September 3 – Inter Milan Striker Romelu Lukaku says “we are going backwards” on racism in football and has called for stronger action from the game’s governing bodies and social media platforms after he faced racial abuse by Cagliari fans on Sunday.
Lukaku was abused as he prepared to convert the winning penalty for Inter and looked upset. In a social media post he has slammed football’s attitude towards racism, saying that the game is regressing when it comes the issue.
“As players we need to unify and make a statement on this matter,” wrote Lukaku. “Many players in the last month have suffered from racial abuse … I did yesterday too.”
“Football is a game to be enjoyed by everyone and we shouldn’t accept any form of discrimination that will put our game in shame. I hope the football federations all over the world react strongly on all cases of discrimination!!!”
The incident is the latest in a growing list of racist misdemeanours by Cagliari fans, but more recently racism has always found a breeding ground on social media. Earlier this season Lukaku’s former United teammates Marcus Rashford and Paul Pogba, as well as Chelsea’s Tammy Abraham and Kurt Zouma, were all racially abused on social platforms.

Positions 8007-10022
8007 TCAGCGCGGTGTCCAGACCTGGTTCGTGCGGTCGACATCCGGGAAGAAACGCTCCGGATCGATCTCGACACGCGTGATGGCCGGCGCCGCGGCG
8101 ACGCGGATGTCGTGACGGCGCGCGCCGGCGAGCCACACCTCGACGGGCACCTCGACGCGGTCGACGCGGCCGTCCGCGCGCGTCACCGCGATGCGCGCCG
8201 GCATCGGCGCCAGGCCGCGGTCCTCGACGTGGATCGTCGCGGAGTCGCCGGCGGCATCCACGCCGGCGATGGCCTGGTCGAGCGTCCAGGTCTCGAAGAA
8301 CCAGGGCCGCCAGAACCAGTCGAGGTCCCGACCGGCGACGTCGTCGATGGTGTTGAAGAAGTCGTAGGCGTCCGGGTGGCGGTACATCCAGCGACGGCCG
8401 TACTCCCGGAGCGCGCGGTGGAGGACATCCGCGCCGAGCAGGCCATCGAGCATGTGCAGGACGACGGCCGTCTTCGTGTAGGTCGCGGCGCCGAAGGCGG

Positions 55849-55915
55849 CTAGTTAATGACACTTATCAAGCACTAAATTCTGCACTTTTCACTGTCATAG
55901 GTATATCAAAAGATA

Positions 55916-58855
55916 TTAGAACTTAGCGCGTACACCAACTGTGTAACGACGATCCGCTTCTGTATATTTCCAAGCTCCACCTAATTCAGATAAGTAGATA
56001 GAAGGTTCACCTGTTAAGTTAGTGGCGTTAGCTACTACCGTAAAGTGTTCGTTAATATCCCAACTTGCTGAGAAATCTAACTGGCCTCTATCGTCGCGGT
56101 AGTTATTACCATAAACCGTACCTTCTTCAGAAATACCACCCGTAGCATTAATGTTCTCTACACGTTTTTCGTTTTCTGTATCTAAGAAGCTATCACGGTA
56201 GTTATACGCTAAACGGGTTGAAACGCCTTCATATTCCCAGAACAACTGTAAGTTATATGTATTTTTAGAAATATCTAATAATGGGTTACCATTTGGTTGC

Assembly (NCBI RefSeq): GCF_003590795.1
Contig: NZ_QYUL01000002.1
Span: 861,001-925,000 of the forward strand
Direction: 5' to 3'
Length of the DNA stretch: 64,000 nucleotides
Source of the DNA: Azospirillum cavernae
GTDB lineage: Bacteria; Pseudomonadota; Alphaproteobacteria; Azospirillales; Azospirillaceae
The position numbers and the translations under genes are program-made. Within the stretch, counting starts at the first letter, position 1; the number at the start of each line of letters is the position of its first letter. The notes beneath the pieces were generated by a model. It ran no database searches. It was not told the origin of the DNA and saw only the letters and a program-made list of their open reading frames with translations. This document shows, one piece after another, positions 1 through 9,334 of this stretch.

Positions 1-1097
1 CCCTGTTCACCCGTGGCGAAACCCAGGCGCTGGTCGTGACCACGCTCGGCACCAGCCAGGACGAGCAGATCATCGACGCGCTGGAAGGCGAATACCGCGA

“Social media platforms [Instagram, Twitter, Facebook …] need to work better as well with football clubs because everyday you see at least a racist comment under a post of a person of colour,” Lukaku said. “We’ve been saying it for years and still no action. Ladies and gentlemen it’s 2019. Instead of going forward we’re going backwards and I think as players we need to unify and make a statement on this matter to keep this game clean and enjoyable for everyone.”
Cagliari have reacted by saying they are committed to “annihilating one of the worst plagues that affects football and our world.
In a statement on their website and social media platforms the club said it “firmly rejects” what happened and “underlines, once again, its intention to identify and ban those ignorant individuals whose shameful actions are completely against’ the club’s values.”
The statement concluded by saying: “Full solidarity to Romelu Lukaku and an even stronger commitment toward annihilating one of the worst plagues that affects football and our world. However, as we are aware that technology is not enough, we believe our commitment needs real support from the rest of football’s stakeholders: starting with all the true supporters, to all the stewards in the stands, from police and security staff, to the media and through to Serie A and the Italian FA.”
After the match Inter coach Antonio Conte said that he hadn’t heard the monkey noises at the address of Lukaku. The incident didn’t even make the front pages of any of Italy’s three leading sports dailies.
Last season Everton’s Moise Kean suffered similar abuse when playing for Juventus, but his teammate Leonardo Bonucci claimed that Kean was partly responsible. Previously, Blaise Matuidi and Sulley Muntari were also targeted by Cagliari fans, but Italian football authorities did little or nothing, except to ban Muntari for his protest.
Contact the writer of this story, Samindra Kunti, at moc.l1586458627labto1586458627ofdlr1586458627owedi1586458627sni@o1586458627fni1586458627